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Old 05-31-2016, 07:12 AM   #1
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Newbee IMS Question for 2001 S

I have a New to me (3days!- shes so cute) 2001 Boxster S, i am going to get the LN IMS upgrade, how can i tell what IMS bearing i have so i can get the right one? Looks like there could be 3 possibilities, being an '01?
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Old 05-31-2016, 07:46 AM   #2
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I have a 2001 S as well and plan to do the same thing. I have been getting some things together to do the IMS along with the clutch, probably the dual mass flywheel, RMS, etc. All the normal maintenance items you do when the transmission is removed. Everything I read says no way to definitively tell which IMS bearing you have until you get the transmission off to take a look at it. Congrats on the new ride.
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Old 05-31-2016, 08:00 AM   #3
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You cant tell which until you remove the flywheel.
I have a 2001 S which I just did a couple months ago and found the original double row bearing (in almost perfect condition)but replaced with LN bearing anyway since I had it apart.
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Old 05-31-2016, 08:14 AM   #4
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I have a New to me (3days!- shes so cute) 2001 Boxster S, i am going to get the LN IMS upgrade, how can i tell what IMS bearing i have so i can get the right one? Looks like there could be 3 possibilities, being an '01?
2000-2001 was a transitional period for Porsche, so with cars from these two years you have no choice but pull the car apart and look at the IMS flange to know what is in the car. No other method has proven correct. And there are only two types: single or dual row.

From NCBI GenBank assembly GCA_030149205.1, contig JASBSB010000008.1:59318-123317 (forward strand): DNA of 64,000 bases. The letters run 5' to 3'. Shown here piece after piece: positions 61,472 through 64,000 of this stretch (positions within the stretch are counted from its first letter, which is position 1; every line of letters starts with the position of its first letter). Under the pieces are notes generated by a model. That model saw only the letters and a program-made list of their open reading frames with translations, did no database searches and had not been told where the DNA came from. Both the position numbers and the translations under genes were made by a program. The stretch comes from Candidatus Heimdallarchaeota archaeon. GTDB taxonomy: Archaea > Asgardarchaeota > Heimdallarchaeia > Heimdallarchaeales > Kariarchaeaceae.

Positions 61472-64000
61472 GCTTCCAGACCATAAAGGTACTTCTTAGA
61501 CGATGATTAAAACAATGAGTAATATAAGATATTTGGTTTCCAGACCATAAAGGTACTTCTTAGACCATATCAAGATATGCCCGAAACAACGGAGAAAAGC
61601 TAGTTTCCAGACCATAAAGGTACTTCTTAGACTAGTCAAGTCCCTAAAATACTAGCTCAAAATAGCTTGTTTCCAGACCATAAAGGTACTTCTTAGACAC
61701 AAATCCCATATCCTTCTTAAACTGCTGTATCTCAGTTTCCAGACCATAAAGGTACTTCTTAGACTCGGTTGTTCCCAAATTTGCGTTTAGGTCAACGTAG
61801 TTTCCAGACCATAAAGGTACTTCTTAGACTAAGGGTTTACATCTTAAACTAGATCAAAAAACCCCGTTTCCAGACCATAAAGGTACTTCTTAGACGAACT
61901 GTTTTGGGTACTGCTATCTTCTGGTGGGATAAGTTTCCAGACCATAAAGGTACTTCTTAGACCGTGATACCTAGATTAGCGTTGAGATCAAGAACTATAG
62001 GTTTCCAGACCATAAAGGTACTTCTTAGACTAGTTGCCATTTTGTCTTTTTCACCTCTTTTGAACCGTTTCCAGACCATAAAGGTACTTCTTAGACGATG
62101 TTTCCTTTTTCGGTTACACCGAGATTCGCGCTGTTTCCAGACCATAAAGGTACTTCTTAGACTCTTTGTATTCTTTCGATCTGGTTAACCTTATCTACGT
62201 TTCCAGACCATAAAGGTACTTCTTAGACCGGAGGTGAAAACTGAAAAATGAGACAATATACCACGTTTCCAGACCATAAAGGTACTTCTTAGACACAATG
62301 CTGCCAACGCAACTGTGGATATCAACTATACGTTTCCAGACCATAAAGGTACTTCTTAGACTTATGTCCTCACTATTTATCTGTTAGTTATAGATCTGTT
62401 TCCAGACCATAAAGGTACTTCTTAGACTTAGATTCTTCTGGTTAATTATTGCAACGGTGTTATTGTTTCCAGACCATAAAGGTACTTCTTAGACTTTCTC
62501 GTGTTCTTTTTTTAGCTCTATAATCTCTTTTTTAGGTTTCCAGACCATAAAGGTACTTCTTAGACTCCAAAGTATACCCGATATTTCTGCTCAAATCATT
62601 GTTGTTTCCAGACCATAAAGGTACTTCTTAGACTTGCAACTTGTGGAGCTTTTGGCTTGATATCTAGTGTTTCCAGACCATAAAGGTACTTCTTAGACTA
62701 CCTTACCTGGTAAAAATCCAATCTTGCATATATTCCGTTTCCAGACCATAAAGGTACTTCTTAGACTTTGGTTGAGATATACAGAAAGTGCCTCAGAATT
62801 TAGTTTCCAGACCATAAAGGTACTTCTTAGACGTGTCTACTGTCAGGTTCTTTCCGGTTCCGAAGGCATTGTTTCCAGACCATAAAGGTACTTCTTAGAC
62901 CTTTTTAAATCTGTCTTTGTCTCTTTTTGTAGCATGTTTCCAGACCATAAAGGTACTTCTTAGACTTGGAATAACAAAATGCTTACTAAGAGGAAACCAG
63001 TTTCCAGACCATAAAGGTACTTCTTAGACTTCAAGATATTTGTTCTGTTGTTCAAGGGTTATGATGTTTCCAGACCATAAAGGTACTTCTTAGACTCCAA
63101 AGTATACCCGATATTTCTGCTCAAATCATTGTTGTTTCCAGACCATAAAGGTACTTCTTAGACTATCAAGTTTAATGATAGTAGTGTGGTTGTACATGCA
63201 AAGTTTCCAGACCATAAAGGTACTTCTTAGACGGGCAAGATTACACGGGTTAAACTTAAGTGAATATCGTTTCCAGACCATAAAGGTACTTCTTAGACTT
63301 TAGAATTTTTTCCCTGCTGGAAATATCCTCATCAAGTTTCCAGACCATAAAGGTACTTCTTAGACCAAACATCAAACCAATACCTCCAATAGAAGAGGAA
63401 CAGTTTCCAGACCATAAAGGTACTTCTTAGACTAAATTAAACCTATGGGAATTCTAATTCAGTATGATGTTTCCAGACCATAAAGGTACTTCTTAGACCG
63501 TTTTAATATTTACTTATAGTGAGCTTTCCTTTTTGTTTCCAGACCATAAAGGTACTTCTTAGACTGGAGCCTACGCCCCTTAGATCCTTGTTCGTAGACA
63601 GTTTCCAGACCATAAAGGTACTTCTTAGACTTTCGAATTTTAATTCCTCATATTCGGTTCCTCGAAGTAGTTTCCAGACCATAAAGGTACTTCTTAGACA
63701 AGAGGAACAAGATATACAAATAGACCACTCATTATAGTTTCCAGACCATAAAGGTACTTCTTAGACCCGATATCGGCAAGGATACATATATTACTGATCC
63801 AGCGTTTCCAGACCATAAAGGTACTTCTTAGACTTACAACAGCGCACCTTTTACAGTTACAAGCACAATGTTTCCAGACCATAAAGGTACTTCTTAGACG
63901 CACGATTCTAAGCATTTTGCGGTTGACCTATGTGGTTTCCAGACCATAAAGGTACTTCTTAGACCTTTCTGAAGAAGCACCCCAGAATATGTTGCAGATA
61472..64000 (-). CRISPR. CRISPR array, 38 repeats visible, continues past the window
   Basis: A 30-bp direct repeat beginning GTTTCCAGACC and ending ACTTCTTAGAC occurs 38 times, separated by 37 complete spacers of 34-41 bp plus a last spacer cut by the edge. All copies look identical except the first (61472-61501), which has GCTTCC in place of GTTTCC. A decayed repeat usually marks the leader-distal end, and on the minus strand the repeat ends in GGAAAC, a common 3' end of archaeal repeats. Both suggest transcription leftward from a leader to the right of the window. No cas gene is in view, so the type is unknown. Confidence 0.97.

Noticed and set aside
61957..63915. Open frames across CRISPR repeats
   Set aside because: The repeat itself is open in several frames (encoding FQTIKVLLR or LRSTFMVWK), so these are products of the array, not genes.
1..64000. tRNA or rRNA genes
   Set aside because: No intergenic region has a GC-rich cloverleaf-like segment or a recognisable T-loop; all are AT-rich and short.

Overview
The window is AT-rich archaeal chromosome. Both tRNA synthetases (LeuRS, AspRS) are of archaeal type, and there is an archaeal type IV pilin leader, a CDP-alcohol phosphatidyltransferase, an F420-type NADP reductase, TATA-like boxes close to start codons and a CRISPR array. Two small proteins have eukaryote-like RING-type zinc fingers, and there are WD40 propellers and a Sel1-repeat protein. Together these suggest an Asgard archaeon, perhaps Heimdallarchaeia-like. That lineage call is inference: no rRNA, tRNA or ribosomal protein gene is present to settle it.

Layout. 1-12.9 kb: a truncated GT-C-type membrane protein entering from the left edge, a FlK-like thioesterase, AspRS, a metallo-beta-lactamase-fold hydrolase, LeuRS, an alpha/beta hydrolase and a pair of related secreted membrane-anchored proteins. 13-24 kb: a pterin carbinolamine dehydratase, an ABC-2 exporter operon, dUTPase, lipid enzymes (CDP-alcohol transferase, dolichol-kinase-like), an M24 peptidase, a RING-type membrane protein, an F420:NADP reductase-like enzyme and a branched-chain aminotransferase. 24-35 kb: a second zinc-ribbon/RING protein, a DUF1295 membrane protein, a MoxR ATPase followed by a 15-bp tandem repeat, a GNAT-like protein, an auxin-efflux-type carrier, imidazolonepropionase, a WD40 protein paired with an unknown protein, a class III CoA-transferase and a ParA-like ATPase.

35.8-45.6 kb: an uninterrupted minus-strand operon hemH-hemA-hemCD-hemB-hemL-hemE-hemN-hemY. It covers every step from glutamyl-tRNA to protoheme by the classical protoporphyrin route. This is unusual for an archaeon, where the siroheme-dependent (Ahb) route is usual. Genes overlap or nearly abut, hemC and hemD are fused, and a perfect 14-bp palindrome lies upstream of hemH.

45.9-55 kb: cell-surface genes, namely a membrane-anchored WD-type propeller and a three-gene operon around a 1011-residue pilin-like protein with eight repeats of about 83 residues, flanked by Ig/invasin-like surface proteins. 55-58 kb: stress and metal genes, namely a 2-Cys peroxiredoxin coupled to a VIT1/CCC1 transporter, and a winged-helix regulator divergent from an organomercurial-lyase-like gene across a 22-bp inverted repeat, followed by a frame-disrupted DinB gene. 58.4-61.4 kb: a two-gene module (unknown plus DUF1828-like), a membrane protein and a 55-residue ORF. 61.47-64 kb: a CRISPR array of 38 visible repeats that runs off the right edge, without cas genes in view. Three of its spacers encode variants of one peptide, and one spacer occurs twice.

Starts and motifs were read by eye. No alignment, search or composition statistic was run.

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Old 05-31-2016, 08:53 AM   #5
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The third type you mention might refer to the large single row used in factory replacement engines ,they require the case to be split to replace but fortunately they also appear to stand up better unchanged.. The original engines as JFP said were only equipped with either a single or double row bearing.
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Old 05-31-2016, 11:25 AM   #6
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1. Look at the engine serial number to see if the engine is a factory replacement. If it is, see if you can trace when the engine was built and installed. That will give you a clue about the possibility of your having the third generation large single bearing in which case consider if you want to do anything now or wait till you have the trans off for some reason and just remove the seal.
2. Take the car to a LN approved mechanic and have them remove the transmission. Once they do, they will know what bearing you currently have. Then discuss which of several options you have within the LN line of bearings. There are several of varying cost and expected life.
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Old 06-01-2016, 04:14 PM   #7
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I have a New to me (3days!- shes so cute) 2001 Boxster S, i am going to get the LN IMS upgrade, how can i tell what IMS bearing i have so i can get the right one? Looks like there could be 3 possibilities, being an '01?
Use VIN to provide to mechanic or parts order.
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Old 06-01-2016, 05:02 PM   #8
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Use VIN to provide to mechanic or parts order.
VIN numbers, build dates, etc. do not work with 2000 and 2001 cars, you must pull the flywheel and look at the IMS flange to know which style bearing is in the car. No other method works.